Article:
US$8M River Gee Hydro Power Project under Review

House votes to forward the agreements to Joint Committee

Including Implementation Agreement between Liberia and Guinea

The House of Representatives has mandated its Committees on Judiciary, Mines and Energy, Ways, Means, Finance and Development Planning and Foreign Affairs to review a 29,384,000 Emirates Dirhams (equivalent to US$8 million) Loan Agreement between the Government of Liberia and Abu Dhabi Fund for Development to finance the River Gee Hydropower Project.

The Joint Committee is expected to report on Thursday, March 19, 2020.

The House’s Plenary took the decision on March 12, 2020, during the 18th Day Sitting of the 3rd Session of the 54th Legislature following communication from President George M. Weah seeking ratification of that loan agreement by the august body.

In his communication, President Weah said: “The Project, when completed, will provide renewable electricity to rural communities, impacting the livelihoods of citizens and economic productivity in the region, thereby helping to reduce poverty and Green House Gas emissions.”

He added: “I trust the Legislature will ratify this Agreement to promote growth and achieve sustainable poverty reduction in our country.”

Meanwhile, President George Weah has also submitted for ratification the “Implementation Agreement between the Republic of Guinea and Liberia”.

President Weah said the agreement will provide a solution to the issue or difficulty of evacuating mining products before or after processing from Guinea through Liberia.

He noted that the agreement also provides for the operational modalities for the export of mining products from Guinea through the Liberian territory via existing rail and port infrastructures in Liberia, and more particularly the infrastructure on the Yekepa-Buchanan corridor currently under concession.

President Weah informed the body that under the Agreement, the Parties have endeavored to strengthen their cooperation in the transport sector and to harmonize and coordinate the conditions for sharing rail and port infrastructure.

“Hon. Speaker, as Liberia endeavors  to strengthen bilateral ties with our neighbors, we are glad that this Agreement is in line with the African Mining Vision and the principle of economic integration adopted at the Economic Community of West African States (ECOWAS) and the Mano River Union (MRU) levels to promote shared use of transport infrastructure at national sub-regional and regional levels in order to bolster mining development, contribute to sub-regional integration of the economies of Guinea and Liberia.”

The Joint Committee will report to Plenary in one week.


  1. Again, great news, Mr. President!
    But my question has always remained unanswered.
    How many Liberians will benefit from these projects being implemented under the directive of your predecessor?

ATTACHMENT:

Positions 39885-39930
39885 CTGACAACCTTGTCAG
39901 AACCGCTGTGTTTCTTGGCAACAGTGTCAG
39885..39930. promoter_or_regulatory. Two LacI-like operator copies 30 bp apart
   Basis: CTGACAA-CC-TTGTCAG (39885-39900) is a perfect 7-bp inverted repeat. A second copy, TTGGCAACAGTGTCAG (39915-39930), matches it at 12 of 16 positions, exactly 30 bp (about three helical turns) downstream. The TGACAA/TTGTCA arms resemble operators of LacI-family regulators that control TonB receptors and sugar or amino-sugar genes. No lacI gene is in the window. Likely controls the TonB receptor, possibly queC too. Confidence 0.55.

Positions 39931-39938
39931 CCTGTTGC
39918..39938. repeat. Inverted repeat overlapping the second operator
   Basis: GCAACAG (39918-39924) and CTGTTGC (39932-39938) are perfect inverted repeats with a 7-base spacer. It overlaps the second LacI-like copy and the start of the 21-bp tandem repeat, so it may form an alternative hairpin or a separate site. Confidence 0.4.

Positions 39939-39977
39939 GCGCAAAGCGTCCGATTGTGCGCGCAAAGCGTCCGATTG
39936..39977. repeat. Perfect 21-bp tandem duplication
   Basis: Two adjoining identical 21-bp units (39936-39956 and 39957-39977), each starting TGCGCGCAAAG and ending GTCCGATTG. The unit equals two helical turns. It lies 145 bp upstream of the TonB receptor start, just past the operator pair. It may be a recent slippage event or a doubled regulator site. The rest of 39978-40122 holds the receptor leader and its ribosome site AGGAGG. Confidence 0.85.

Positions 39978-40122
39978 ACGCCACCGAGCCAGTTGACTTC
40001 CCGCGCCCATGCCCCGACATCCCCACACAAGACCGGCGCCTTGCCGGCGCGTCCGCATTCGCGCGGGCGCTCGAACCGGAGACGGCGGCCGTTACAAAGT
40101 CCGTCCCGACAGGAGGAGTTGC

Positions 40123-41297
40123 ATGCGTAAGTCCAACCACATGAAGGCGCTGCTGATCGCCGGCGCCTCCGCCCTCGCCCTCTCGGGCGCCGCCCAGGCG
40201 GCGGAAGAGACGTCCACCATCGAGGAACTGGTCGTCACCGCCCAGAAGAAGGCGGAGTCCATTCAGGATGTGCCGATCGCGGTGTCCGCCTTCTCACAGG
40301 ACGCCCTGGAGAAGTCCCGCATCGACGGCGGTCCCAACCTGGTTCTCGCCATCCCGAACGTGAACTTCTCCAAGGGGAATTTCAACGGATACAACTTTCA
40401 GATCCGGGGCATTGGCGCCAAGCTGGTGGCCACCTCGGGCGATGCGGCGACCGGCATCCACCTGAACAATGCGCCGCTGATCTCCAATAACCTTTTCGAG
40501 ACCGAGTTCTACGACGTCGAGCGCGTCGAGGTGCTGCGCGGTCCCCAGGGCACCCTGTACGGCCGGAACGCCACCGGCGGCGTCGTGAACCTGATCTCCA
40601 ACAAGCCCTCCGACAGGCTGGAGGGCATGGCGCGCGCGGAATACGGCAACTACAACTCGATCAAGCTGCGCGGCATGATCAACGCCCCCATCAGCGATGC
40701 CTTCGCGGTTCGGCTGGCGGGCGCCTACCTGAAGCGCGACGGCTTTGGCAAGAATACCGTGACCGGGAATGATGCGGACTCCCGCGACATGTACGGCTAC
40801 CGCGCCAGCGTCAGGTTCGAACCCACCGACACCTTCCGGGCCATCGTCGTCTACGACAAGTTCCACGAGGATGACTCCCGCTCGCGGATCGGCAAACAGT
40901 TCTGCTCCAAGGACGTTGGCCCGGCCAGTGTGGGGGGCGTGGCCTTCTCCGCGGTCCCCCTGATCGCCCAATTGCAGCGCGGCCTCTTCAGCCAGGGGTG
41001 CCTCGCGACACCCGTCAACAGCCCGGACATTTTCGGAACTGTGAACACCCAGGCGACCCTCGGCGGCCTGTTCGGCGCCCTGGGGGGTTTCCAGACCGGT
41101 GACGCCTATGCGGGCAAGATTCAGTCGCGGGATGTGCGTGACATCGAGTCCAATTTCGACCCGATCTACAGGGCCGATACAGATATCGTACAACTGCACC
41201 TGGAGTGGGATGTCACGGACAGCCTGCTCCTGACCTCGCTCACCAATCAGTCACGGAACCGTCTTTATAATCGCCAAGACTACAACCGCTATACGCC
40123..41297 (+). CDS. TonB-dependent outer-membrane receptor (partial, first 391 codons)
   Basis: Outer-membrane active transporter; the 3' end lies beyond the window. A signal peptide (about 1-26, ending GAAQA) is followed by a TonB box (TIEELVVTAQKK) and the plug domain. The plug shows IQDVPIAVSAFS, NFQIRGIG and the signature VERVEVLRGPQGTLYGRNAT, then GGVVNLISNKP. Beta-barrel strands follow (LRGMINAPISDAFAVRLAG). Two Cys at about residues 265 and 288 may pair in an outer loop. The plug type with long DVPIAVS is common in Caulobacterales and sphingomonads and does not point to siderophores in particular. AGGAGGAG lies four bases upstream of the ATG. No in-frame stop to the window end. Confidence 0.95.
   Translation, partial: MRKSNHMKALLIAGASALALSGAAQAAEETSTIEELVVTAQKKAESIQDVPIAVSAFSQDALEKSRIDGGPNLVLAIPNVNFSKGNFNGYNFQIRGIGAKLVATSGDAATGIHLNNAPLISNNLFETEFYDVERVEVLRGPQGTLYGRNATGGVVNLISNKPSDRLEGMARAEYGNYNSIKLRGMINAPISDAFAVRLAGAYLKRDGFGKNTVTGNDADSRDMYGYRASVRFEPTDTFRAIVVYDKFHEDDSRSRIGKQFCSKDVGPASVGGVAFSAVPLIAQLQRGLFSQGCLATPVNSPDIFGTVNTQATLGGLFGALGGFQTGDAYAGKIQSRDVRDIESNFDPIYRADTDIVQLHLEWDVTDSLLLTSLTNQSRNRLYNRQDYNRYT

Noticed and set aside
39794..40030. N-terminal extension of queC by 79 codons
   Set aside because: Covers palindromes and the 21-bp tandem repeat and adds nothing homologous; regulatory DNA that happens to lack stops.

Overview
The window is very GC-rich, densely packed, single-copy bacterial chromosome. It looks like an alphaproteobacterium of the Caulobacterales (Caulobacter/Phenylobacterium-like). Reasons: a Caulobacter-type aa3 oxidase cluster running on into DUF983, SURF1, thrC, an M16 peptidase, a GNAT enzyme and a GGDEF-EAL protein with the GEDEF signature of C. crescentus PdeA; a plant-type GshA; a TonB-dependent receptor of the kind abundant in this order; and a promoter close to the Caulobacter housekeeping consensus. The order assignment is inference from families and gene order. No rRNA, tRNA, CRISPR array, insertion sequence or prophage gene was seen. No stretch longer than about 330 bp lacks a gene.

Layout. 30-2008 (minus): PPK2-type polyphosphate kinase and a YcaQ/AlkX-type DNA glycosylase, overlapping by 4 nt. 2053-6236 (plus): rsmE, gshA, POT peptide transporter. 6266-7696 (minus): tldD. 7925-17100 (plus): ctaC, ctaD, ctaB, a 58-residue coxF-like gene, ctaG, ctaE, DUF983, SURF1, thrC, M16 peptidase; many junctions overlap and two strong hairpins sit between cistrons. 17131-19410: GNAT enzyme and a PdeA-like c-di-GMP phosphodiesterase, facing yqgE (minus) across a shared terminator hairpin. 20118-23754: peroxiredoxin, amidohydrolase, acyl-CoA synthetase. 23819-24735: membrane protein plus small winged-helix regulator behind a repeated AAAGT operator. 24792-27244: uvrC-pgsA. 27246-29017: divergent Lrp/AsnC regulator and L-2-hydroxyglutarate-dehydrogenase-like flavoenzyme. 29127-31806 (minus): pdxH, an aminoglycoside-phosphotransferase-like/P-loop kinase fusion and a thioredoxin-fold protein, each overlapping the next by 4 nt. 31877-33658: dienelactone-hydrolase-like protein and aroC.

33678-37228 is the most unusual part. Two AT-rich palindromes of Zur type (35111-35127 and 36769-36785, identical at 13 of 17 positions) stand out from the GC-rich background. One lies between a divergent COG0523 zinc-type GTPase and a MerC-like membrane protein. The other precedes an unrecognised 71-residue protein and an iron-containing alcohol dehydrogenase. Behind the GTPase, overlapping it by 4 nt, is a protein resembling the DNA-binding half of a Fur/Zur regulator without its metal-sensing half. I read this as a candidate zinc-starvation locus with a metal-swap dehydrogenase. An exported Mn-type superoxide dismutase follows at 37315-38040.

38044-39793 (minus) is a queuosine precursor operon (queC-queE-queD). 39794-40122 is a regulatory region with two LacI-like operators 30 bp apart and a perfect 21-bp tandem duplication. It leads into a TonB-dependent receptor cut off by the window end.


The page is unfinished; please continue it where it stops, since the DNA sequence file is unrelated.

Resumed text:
By the way, when are you going to propose something new to the Liberian people?
    Oh, so you were fighting to finish other people’s projects to get the credit?

    To implement any project, the benefits of such project must overshadow the inherent risks.
    The international community purposely held back huge investment financing to Liberia to enable it to improve its human capital. They came in through NGOs, consumer goods, risky tourism and many other means to pump in physical cash on the devastated Liberian market for subsistence. It was expected of the Liberian government to massively capacitate its citizenry to add value, in the medium and long term, through the pursuit of self-interests.

    Unfortunately, we had a selfish government that embarked on selective human capital development. Like the CDC and singularly, for you Mr. President, we all unanimously decried the selectorized machine in place.
    You assured some of us when you promised FIXES to the broken system. What fixes were you referring to, Mr. President?
    To have your lion share of the cake? Or to make the rich natural resources of the country to benefit all 4.7 million Liberians?

    To all CDCians, please take my message to your president. We need real change in the status quo in Liberia.
    How can we get real change in Liberia?
    Liberians need education desperately, mainly technical education.
    Our president should prioritize the construction of a Polytechnique in Gbarnga. It will be expensive but can be financed through Liberia’s equity capital and over 5 years, if only our president dares to do it. Good jobs will be created, and resourceful Liberians will come down consequentially.
    Then, embark on solid elementary education to eventually make our high schools competitive. It is VERY STUPID to graduate a student who makes a pass in one (1) subject out of nine (9) in a major exam that ushers our future leaders to universities and other higher institutions of learning.
    Our vocational schools need to be revamped to normal days’ status, and even beyond.